The economy section has a new update today. Roman Coins is a brief history of the minting practices of the Roman Empire and highlights the basics of her coinage. Updates will follow shortly with pages illustrating the denominations of various eras and one on Roman Mints.
Another article in the Conquest of Italy chapter has been added. The Gallic Sack of Rome tells the story of Brennus and the Gallic Celt invaders who nearly altered the entire course of European history in the early 4th century BC. Vae Victis--Woe to the Conquered!
The ongoing "History of Rome" series has a new chapter. The Conquest of Italy: The Consolidation of Latium, is the first of several chapters in this latest update to the series. It details the early Roman rise to power within its home region, prior to expansion throughout Italy. Additional updates will follow shortly including Veii and the Etruscans, The Gallic Sack of Rome, The Samnite Wars and more.
As always, comments are welcome through our forum.
In an incredible development on the archeology scene, it appears that a new, even if short-lived, Roman Emperor has been discovered. Emperor Domitianus (IMP C DOMITIANUS P F AUG), not to be confused with the Domitian of the 1st century AD, was likely a British usurper who ruled in 271 AD. The dying days of the break away Gallic Empire may have more secrets in store, but the excavation of this coin (re-affirming another found a century ago), is ground breaking in more ways than one.
The "History of Rome" series has been updated with several new articles relating to the
Birth of the Roman Republic.
For the convenience of our visitors, the text is broken down by related segments and posted separately. The "Struggle of the Orders" is a reflection on the conflict between patrician and plebeian classes in early Rome. The "Republican Constitution" breaks down the government into 3 categories roughly corresponding to more modern systems. Of the 3 categories, the "Executive Branch" describes the Curule Magistrates or executive offices, and the "Legislative Branch" describes the basics of the 3 people's assemblies. Finally, the "Roman Senate" gives an outline of responsibilities and duties of one of history's most famous governing bodies.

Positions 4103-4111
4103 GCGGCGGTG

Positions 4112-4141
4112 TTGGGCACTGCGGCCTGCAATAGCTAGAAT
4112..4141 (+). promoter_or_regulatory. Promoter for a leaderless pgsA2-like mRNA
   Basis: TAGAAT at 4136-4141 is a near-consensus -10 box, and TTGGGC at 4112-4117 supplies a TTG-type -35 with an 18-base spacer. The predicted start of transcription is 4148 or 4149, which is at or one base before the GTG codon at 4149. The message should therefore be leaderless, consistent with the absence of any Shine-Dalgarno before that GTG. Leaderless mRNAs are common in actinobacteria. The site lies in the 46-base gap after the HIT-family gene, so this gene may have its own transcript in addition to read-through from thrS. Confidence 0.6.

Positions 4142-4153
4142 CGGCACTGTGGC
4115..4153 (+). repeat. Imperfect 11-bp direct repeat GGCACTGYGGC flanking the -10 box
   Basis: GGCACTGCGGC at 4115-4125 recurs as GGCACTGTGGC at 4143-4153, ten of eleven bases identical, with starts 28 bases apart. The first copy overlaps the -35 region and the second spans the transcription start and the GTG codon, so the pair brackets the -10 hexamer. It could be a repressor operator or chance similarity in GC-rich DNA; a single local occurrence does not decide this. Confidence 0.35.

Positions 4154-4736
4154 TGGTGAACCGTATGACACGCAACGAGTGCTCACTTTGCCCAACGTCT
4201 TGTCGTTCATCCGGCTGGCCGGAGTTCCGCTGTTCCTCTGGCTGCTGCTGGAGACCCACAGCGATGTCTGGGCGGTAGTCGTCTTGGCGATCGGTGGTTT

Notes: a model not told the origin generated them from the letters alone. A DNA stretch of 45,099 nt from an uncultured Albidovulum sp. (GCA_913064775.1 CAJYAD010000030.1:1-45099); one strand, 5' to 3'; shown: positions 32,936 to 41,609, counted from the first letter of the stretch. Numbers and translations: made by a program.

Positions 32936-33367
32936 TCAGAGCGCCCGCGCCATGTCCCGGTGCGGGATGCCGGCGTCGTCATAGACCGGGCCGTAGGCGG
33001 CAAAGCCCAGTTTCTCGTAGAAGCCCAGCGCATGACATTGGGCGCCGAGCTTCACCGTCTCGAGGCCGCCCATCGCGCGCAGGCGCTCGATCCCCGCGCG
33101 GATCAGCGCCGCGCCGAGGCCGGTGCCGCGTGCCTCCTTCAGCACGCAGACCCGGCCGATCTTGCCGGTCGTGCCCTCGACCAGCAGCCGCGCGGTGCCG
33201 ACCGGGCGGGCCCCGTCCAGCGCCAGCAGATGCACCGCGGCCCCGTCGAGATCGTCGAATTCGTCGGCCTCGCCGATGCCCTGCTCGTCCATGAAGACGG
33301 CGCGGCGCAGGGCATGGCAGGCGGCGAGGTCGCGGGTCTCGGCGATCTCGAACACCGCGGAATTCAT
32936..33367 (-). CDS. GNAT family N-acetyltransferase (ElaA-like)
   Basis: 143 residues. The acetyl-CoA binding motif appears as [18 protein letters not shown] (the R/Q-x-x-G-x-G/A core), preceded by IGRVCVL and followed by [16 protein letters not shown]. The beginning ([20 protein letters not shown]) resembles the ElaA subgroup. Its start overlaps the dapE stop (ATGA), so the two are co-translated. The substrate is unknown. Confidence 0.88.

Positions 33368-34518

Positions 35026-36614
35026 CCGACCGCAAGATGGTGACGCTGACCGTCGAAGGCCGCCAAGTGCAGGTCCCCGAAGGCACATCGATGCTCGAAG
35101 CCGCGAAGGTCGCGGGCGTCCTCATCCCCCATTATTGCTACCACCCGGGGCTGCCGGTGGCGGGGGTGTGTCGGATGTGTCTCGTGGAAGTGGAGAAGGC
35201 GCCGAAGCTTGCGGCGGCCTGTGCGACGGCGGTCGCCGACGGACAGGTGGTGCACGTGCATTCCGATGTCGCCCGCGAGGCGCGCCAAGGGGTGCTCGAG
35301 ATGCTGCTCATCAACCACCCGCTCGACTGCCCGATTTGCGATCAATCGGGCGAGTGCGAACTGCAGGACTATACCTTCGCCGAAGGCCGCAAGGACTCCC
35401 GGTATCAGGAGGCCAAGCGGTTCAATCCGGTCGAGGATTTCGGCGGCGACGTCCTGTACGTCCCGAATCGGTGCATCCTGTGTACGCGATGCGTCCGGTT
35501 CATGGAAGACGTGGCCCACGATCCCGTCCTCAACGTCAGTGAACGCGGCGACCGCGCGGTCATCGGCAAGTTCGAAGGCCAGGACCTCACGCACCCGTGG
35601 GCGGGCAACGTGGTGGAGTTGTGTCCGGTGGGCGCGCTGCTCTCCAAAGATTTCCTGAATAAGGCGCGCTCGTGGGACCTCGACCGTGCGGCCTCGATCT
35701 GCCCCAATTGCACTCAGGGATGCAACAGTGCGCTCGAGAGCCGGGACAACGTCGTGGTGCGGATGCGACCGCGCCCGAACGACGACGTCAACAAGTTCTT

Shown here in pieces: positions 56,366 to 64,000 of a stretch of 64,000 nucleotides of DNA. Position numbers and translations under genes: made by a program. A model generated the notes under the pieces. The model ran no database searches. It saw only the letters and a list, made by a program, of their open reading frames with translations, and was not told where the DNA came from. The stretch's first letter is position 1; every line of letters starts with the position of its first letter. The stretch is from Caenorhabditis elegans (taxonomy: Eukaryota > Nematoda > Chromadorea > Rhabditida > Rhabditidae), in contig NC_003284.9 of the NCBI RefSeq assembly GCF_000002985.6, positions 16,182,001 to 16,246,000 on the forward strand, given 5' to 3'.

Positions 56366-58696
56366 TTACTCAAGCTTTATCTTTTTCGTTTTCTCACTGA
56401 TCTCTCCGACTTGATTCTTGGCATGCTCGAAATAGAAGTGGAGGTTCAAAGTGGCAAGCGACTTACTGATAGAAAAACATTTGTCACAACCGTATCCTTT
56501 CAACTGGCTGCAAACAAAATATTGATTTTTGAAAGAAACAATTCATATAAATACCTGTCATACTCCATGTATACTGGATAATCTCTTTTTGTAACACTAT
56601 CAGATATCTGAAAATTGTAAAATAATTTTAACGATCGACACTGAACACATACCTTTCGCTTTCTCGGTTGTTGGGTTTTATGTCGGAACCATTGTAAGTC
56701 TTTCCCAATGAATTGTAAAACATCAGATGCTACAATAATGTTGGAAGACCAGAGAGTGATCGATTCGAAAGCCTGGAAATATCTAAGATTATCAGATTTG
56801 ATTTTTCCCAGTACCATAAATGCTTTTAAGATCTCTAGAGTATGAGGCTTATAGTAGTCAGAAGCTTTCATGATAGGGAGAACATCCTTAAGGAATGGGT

UNRV presents a complete Index of Roman Imperial Legions from the era of Caesar through the 4th Century AD. Organized alphabetically from Legio I Germanica through Legio XXX Ulpia Victrix, information regarding the formation and key engagements for each legion is included or in the works for future additions.
The biography section is being expanded with an addition on the Roman historian Publius Cornelius Tacitus. The writer who gave us several important works such as the Annals and Agricola is one of the few sources in ancient history to give us any information on the Germanic people. Revered, disputed and debated for 2 centuries, Tacitus is among the greatest of the ancient historians.